We know D.C. Get our free newsletter to stay in the know.

Success! You're on the list.

A while back, my close pal Steve, who’s always a good two years ahead of me on the indie curve, began to urge me—plead with me, actually—to give Pinback a listen. He swore I’d fall in love. Unfortunately, he’d said the exact same thing about Belle and Sebastian, and he’d been right. A horrible addiction, Belle and Sebastian: cheaper than crack but far more socially stigmatizing. As a result, every time Steve would beg me to give Pinback’s eponymous debut a chance, I’d give him the cold shoulder, mumbling something about already having blown the rent money on import-only EPs.

Then I saw that Pinback had put out a second album, Blue Screen Life. And I thought, One listen couldn’t hurt me. And for once in my life, I was right. Pinback—San Diegoans Armistead Burwell Smith IV and Rob Crow, with some help on drums from Tom Zinser—has impeccable taste. Both Smith and Crow are fussy formalists with a penchant for producing perfect little pop gems that you couldn’t find a flaw in with a jeweler’s loupe. These things are so damn well-crafted that they sound computer-modeled. But the terrible truth is that, though I really enjoy Blue Screen Life when it’s playing, I can’t remember a thing about it when it’s not. I’ve listened to the disc innumerable times now, but I couldn’t hum one of its melodies if my life depended on it. And I will be perfectly content never to hear it again for as long as I live.

But maybe I’m just too much of a primitivist to ever truly love Pinback’s meticulously layered arrangements, perfect vocal harmonies, always-apropos use of samples and programmed drums, and understated, hypnotic melodies. I can appreciate them, sure. But, barring the odd set of dryly ironic lyrics, I prefer my music to be rudimentary and emotive rather than carefully constructed and cold. And Pinback’s sound is as chilly as a March morning in Banff, Canada, where many of the oddball photographs the band favors for its record sleeves seem to have been taken.

That said, even a musical Neanderthal such as myself can appreciate the melancholic and beautiful “West,” which pairs piano and organ with some of the coolest double-tracked vocals since Phil Spector played mind games with John Lennon back in the mid-’70s. And you’d have to be the missing link to hate the claustrophobic yet exhilarating “Boo,” a slow man-in-a-submarine saga—complete with Das Boot pings—that’s every bit as haunting as anything by Sparklehorse or Grandaddy. I also love the way the intro to “Seville” brings to mind the beginning of the Who’s “Eminence Front,” not to mention the way the boys sing, “They’re gonna kill us all,” which sounds just a little too prescient. (But doesn’t everything these days?)

Unfortunately, few of the remaining tunes on Blue Screen Life are anywhere near as memorable as these. Not to put too fine a point on it, but Pinback is one of those bands whose chief function seems to be to remind you of other bands that you like more. I hear echoes of Built to Spill, Modest Mouse, and even—check out the spine-tingling vocals on “West” and “Boo”—Elliott Smith.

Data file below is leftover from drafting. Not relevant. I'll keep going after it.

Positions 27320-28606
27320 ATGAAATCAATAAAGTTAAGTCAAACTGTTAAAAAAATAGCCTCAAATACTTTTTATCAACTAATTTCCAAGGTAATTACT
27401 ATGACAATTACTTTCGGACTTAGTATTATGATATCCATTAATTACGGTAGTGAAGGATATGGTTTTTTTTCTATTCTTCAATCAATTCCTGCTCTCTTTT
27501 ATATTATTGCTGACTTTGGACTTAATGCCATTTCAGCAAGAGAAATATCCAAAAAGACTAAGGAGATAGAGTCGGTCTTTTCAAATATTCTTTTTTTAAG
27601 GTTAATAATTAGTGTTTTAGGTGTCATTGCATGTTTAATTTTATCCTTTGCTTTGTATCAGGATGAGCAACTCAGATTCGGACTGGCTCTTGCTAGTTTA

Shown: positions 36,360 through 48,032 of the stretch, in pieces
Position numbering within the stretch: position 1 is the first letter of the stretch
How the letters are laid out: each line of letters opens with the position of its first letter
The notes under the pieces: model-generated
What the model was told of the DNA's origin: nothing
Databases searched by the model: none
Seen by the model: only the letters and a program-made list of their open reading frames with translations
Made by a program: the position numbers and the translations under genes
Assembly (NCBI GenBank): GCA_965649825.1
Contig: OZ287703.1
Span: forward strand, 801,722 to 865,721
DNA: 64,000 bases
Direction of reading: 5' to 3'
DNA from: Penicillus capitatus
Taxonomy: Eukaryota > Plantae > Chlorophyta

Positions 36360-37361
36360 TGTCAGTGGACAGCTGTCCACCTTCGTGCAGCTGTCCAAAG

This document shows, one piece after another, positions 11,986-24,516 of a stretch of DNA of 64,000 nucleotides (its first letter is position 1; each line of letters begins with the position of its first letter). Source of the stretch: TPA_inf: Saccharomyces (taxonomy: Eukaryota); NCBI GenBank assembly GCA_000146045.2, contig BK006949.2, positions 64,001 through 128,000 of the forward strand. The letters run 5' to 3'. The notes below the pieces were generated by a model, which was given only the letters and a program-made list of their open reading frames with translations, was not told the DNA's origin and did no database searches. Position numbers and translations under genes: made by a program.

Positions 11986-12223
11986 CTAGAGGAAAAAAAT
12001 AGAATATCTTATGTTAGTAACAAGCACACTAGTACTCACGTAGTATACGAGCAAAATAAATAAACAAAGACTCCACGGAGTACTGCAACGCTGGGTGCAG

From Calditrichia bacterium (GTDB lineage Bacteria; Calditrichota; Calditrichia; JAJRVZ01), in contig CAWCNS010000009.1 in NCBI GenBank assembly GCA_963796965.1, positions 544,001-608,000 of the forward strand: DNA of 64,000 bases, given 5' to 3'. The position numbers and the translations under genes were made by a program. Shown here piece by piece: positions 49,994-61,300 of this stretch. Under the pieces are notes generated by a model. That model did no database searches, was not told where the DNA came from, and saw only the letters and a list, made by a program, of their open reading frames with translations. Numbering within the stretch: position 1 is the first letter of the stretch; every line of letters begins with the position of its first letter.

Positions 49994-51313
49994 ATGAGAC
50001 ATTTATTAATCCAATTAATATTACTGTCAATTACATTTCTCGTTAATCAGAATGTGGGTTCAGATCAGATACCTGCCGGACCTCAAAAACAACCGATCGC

But that’s not the worst of it. If there’s one thing I hate more than a band that sounds just like another band, it’s a band that sounds like another band with all its rough edges sanded off. In Pinback’s case, the result is a musical tapioca that brings to mind later-period Steely Dan, cool jazz, and other abominations of modern life. Listen to Blue Screen Life in a mellow mood and what you have is smart, catchy pop. Put it on in a cynical mood, though, and you can distinctly hear—well, I don’t know what you hear, but I hear VH-1 creeping up behind me, like the regicide in Hamlet, to pour a numbing vial of insipid in my ear.

You can hear the siren call of VH-1 in “Concrete Seconds” as well as in the mock-reggae of “X.I.Y.,” which starts off like a track from some long-lost Police album before turning into a kind of slushy blend of Men at Work and (once again) Steely Dan. As for the moody “Talby,” all I have to say is “shades of Portishead.” I’d know that programmed Chinese-water-torture drumbeat anywhere. Which is a pity, because the lyrics, which have something to do with Viking kiddie rockers toiling in the “cellars of Norway,” are cool. The chorus—”Play that song again and go to hell/When you die”—is pretty cool, too. The same goes for “Prog,” which is as propulsive and as bouncy as Pinback gets, with a nice melody that you’ll instantly like but never really love. And it’s love we’re all looking for, isn’t it?

It wasn’t until I’d listened to Blue Screen Life for a week or so, going into a kind of inexplicable blackout every time I did, that I realized that this is background music. The kind of music you might hear hovering in the air at Starbucks, inoffensive yet oh-so-vaguely challenging. The kind of music you might, well, shop retail to. And, as it turns out, maybe you have. Because, according to a record-company press release I’m holding right here in my hand, back in October of last year, Urban Outfitters added Pinback’s debut into in-store rotation at all 42 of its stores nationwide.

Which explains why, every time I hear this damn band, I want to run out and buy a sweater. CP